Technology has influenced every part of our society, including education. Today’s learners grow up with network devices both at home and in school, which significantly impacts how they learn. Many Asian emerging countries are suffering from a learning crisis. Even though thousands of young individuals go to school, they do not know enough. The scale of the problem is astounding: more than half of children in low- and middle-income countries do not learn to read by the age of ten. Furthermore, digital technologies are fostering a learning revolution. Educational technology, or EdTech, is the umbrella term for all of this. When an issue in education and a new approach to learning appear simultaneously, it’s reasonable to wonder how one can help the other. Edtech is a vital part of the solution, but it should be considered a means rather than an aim.
Our guiding concept should be to assess what’s wrong with a system before determining which solutions are most suited to address those issues. Several of the reasons for the educational crisis are well-known. A significant factor is the low quality of teaching. There are ways that technology may help with this, and EdTech could be just as helpful in training teachers as it is in training students. EdTech can directly support learners through digital learning. It can be considered a partial answer to two core learning crisis issues: addressing students at various levels of education and completing the syllabus. Teachers are often encouraged to teach to the top tier, leaving many learners behind in a classroom with a range of baseline learning levels.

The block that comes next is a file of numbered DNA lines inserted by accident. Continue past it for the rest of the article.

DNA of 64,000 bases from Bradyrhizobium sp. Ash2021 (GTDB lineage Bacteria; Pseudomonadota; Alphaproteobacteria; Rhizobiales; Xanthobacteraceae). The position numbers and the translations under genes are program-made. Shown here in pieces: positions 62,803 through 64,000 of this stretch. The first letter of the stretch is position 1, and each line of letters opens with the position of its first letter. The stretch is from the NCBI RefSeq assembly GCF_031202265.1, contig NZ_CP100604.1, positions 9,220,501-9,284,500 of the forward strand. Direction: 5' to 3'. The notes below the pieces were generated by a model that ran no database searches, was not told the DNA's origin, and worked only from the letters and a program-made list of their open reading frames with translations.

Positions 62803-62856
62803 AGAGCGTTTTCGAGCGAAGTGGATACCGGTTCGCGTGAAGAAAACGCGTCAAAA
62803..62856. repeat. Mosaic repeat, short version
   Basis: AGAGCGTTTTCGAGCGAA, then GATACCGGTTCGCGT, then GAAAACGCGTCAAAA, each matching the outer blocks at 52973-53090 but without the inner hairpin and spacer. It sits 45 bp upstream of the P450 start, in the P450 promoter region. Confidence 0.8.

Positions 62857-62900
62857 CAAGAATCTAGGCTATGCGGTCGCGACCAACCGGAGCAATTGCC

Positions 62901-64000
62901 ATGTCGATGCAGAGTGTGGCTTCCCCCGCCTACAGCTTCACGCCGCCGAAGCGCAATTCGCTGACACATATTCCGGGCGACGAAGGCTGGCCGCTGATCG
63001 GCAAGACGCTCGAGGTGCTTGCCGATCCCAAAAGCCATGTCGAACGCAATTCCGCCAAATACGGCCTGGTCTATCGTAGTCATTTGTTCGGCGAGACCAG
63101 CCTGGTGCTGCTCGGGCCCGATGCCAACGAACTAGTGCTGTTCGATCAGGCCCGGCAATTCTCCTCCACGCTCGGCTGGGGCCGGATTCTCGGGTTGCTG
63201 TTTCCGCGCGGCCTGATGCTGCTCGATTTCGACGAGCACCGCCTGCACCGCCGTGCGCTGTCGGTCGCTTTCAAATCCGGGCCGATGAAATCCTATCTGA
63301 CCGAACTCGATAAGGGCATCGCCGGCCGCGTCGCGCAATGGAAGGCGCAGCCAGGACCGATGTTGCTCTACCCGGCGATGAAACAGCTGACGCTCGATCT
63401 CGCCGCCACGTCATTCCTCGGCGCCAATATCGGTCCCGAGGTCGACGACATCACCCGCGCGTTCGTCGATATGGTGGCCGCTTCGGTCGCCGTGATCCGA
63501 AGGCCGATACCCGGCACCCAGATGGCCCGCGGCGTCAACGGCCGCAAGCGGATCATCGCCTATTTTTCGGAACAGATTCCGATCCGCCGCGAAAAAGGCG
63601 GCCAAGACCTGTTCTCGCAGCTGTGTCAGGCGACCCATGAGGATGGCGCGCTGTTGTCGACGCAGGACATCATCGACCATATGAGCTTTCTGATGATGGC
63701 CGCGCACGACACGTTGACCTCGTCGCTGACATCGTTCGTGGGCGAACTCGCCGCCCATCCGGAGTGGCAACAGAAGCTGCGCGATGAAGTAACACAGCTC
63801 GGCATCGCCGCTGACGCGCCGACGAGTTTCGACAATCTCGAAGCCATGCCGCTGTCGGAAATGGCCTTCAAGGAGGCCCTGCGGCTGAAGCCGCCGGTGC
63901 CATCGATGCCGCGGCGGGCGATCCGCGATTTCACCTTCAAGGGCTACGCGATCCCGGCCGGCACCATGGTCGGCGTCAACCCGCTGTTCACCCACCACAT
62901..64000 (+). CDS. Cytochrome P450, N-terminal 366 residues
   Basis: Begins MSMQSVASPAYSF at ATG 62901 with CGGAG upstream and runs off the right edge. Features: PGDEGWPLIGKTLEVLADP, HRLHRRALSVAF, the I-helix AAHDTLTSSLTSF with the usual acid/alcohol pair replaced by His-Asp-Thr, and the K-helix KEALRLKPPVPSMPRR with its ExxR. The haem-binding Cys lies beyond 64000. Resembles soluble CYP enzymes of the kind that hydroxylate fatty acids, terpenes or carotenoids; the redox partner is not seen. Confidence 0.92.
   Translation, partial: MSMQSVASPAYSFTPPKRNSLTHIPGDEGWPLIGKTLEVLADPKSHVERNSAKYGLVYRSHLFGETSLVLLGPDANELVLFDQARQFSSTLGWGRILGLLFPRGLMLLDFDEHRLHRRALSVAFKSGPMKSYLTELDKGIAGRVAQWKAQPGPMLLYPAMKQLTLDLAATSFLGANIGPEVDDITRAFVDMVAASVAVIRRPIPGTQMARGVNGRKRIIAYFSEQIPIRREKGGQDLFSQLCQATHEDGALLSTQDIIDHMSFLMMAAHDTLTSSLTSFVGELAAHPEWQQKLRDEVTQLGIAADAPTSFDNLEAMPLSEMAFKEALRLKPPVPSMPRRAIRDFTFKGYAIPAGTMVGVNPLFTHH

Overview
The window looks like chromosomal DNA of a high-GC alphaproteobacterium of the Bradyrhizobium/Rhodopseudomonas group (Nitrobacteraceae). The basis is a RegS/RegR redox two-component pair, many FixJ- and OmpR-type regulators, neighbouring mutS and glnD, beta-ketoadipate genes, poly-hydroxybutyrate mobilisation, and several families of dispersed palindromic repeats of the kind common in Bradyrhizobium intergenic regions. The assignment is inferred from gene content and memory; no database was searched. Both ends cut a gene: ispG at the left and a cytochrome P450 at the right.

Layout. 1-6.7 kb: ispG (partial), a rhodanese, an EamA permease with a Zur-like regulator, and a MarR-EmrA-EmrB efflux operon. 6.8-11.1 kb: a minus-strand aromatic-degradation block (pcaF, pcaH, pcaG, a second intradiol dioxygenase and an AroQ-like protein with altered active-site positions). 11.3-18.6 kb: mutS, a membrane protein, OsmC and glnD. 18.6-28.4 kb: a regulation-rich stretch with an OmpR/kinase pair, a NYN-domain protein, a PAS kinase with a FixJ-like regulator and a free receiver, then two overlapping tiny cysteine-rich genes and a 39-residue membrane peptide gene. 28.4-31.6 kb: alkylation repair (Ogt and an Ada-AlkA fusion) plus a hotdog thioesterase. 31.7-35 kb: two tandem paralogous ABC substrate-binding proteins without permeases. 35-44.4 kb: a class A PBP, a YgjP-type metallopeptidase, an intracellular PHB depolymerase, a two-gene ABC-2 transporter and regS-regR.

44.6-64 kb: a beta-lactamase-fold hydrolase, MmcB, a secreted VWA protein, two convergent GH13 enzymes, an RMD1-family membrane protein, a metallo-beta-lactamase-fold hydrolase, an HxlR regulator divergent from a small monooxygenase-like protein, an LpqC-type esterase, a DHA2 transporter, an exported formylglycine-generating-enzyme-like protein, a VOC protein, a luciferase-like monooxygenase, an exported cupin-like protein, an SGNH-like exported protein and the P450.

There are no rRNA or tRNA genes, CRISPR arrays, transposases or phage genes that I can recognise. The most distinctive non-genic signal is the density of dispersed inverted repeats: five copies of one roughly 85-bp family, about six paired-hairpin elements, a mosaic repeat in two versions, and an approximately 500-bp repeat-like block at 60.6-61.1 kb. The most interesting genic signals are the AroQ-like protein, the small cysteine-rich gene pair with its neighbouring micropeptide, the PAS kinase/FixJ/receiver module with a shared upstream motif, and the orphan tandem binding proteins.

Edtech software, when used in combination with other innovations, has the potential to be very beneficial. Low-tech interventions for “teaching at the proper level” have also significantly impacted education. Given that low tech is less expensive and funding restricts emerging countries, careful investigation is required to decide if high-tech or low-tech solutions are better. The spread of COVID-19 has boosted EdTech significantly. To address the need for alienation, EdTech is being utilized. More open online courses are being provided and enrolled in, but most are not for primary education and do not address the learning issue.
Paul Vandenberg, K. N. (n.d.). Education is in Crisis: How Can Technology be Part of the Solution? Retrieved March 12, 2022, from blogs.adb.org website: https://blogs.adb.org/blog/education-is-in-crisis-how-can-technology-be-part-of-the-solution